Magazine article The Spectator

Here in Transylvania, It Feels Okay to Be Proudly English

Magazine article The Spectator

Here in Transylvania, It Feels Okay to Be Proudly English

Article excerpt

Miklosvar, Transylvania

It is very easy for the majority Hungarian population in this most wild and beautiful quarter of Europe to define their essential Hungarianness: they are defined, principally, by what they are not. They are not Romanian, for a start -- a rather backward people, they feel, a confused, hysterical, limping hybrid of two mutually exclusive racial types, the Slav and the Latin. Imagine an unsuccessful Neapolitan thug marrying a penniless whore from Novgorod and their issue would resemble something equating to your average Romanian. That, I ought to add, is how the dispossessed Hungarians see it. And the Hungarians are certainly not gypsies -- a people whom they (and the Romanians, so far as I can tell) consider to be indolent, stupid and dishonest.

The Hungarian language, which is more closely related to Finnish than anything emanating from the Balkans or points further east, also marks them apart from their neighbours.

As does, to a lesser degree, their cuisine, which is vigorously, irrepressibly unhealthy -- consisting almost entirely of fried pork -- and without the fresh whiff of the south which predominates in the restaurants of Constanta and Bucharest. There is their history, too, which has been at times a grand thing, around about the time of Franz Joseph, and at times a tragic thing. Then there is religion -- primarily, they are not Orthodox, like the Romanians; but dig much further than this and we reach a problem because they are not exclusively Roman Catholic, either.

There are sad pockets of Unitarian Magyars, persecuted by the popish majority, living alone in their Unitarian villages. There's a complex and highly entertaining hierarchy of racial and religious loathing in this part of the world; there are Romanian villages, gypsy villages (which they've nicked from the departed Saxons and cheerfully ruined), Hungarian Catholic villages and blue-nose no-surrender Hungarian proddy villages. The differentials go way beyond race; but nonetheless, the Hungarians know they are not Romanian or, far worse, gypsy, and that seems to be good enough as the basis for a national identity around here.

This tiny pocket of the world, with its prowling wolves and bears and vaguely shocking profusion of horses and carts, may yet achieve autonomy from the supposedly alien Romanian regime which has ruled it for the past 60-odd years, and there is a mild independence movement pressing the case right now. And this is the other thing which helps the Transylvanian Hungarians define themselves: a sense of grievance and a concomitant aspiration, nurtured for decades under foreign rule. Now they look towards Brussels in hope; arriviste 'Western' Europeans who have, for good pragmatic reasons, no attachment to the notion of a nation state -- something which will please the EU because it, too, thinks the nation state a redundant concept.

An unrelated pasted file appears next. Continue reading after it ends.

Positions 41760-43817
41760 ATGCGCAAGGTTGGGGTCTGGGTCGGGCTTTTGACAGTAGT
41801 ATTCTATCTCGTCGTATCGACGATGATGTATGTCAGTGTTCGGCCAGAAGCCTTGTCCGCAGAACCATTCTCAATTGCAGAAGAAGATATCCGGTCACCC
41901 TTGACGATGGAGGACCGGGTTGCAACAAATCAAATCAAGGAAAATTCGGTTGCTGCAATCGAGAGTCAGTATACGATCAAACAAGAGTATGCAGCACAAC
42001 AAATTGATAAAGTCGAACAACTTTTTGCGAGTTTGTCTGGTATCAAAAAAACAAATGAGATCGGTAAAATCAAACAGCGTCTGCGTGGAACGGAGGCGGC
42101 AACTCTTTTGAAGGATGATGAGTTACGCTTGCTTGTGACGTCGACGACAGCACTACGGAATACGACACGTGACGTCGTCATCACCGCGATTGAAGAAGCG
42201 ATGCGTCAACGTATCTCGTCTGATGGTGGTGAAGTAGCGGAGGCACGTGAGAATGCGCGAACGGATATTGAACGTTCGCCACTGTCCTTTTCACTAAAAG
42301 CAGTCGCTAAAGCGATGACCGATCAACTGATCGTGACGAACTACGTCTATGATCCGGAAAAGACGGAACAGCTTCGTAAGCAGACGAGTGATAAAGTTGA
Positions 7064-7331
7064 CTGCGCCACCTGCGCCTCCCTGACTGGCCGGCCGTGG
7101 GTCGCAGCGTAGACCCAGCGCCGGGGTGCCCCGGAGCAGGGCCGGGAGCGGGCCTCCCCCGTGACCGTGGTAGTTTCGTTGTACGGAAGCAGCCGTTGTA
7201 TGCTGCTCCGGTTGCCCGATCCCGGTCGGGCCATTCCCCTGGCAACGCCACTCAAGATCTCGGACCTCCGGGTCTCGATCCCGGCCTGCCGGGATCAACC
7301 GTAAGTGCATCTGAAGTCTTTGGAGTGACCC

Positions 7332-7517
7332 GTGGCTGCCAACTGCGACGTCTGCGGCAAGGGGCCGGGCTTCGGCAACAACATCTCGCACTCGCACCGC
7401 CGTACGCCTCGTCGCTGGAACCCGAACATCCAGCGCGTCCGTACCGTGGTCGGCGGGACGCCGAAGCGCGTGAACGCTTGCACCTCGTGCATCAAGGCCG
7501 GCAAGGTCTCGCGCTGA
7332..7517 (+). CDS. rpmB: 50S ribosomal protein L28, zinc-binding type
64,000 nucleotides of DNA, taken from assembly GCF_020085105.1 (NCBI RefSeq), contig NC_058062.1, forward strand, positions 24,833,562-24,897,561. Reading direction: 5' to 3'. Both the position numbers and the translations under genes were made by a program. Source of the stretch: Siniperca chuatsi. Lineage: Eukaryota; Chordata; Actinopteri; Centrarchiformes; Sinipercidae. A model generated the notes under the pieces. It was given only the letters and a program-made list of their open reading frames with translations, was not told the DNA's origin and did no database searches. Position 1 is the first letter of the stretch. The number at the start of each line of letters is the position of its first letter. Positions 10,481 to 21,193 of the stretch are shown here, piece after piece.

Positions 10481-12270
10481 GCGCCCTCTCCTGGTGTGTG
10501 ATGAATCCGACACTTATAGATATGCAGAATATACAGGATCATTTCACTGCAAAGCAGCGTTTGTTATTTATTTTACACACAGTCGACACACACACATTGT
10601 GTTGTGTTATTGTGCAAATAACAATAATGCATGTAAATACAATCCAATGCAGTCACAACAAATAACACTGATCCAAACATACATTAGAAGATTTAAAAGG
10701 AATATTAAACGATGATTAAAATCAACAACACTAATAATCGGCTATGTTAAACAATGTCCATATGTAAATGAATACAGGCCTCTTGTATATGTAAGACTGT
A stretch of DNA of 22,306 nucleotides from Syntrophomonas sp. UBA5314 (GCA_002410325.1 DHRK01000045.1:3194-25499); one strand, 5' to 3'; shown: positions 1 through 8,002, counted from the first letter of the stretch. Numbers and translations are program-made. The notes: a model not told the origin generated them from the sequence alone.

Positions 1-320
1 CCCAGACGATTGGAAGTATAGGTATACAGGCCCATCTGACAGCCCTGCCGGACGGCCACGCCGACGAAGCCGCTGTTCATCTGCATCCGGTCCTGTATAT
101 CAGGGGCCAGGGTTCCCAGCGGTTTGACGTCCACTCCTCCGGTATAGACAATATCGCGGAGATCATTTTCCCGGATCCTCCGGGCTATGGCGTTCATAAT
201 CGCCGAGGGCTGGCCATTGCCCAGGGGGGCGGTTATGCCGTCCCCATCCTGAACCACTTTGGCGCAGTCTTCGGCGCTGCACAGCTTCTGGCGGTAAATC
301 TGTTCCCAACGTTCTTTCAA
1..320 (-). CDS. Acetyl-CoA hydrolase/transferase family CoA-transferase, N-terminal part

Those boundaries which are familiar to all of us, and which on the Continent were drawn up almost arbitrarily before even the smell of cordite had departed from the collective European nostril, are winnowing away.

If the EU wishes to become a superstate then, of course, the nation state -- its natural enemy -- has to go. In its place comes a vast phalanx of somewhat ill-defined racial types, clamouring for recognition -- from Catalonia, the Basque region, Flanders and the two Galicias, from Transylvania, from Friesland, Brittany, Wales, Scotland and Ireland, ad infinitum. And lastly, not quite sure why they are there at all, or how they might be defined, that quietly clamouring horde from England. The English.

Do you have a St George's flag to hand?

They have become most fecund of late, and not just at football matches or tattooed upon the hollow skull of an NF skinhead. St George -- and 'Englishness' -- have been rescued from the far Right, so we are told. As Britain dissolves and across Europe an ever-growing number of hitherto unheard-of nationalities proclaim their identity and their pride, it has become sort of OK for us English to do the same. …

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